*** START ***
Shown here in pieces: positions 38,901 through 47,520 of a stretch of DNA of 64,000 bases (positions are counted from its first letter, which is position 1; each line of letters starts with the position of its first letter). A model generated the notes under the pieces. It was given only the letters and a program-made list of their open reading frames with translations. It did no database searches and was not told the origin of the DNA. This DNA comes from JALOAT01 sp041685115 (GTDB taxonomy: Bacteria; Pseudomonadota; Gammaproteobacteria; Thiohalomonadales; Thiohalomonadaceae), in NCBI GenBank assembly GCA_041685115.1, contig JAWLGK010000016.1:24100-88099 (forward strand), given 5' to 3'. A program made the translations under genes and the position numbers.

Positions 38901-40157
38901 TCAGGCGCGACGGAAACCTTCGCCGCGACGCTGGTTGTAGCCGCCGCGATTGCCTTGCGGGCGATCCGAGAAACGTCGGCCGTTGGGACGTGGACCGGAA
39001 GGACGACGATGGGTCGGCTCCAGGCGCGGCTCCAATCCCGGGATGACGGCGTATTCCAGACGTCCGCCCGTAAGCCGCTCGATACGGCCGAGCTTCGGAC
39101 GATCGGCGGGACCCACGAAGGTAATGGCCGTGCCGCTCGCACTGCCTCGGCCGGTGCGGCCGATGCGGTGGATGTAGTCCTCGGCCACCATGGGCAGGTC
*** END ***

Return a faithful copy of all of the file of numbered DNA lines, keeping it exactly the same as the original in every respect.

Shown here in pieces: positions 38,901 through 47,520 of a stretch of DNA of 64,000 bases (positions are counted from its first letter, which is position 1; each line of letters starts with the position of its first letter). A model generated the notes under the pieces. It was given only the letters and a program-made list of their open reading frames with translations. It did no database searches and was not told the origin of the DNA. This DNA comes from JALOAT01 sp041685115 (GTDB taxonomy: Bacteria; Pseudomonadota; Gammaproteobacteria; Thiohalomonadales; Thiohalomonadaceae), in NCBI GenBank assembly GCA_041685115.1, contig JAWLGK010000016.1:24100-88099 (forward strand), given 5' to 3'. A program made the translations under genes and the position numbers.

Positions 38901-40157
38901 TCAGGCGCGACGGAAACCTTCGCCGCGACGCTGGTTGTAGCCGCCGCGATTGCCTTGCGGGCGATCCGAGAAACGTCGGCCGTTGGGACGTGGACCGGAA
39001 GGACGACGATGGGTCGGCTCCAGGCGCGGCTCCAATCCCGGGATGACGGCGTATTCCAGACGTCCGCCCGTAAGCCGCTCGATACGGCCGAGCTTCGGAC
39101 GATCGGCGGGACCCACGAAGGTAATGGCCGTGCCGCTCGCACTGCCTCGGCCGGTGCGGCCGATGCGGTGGATGTAGTCCTCGGCCACCATGGGCAGGTC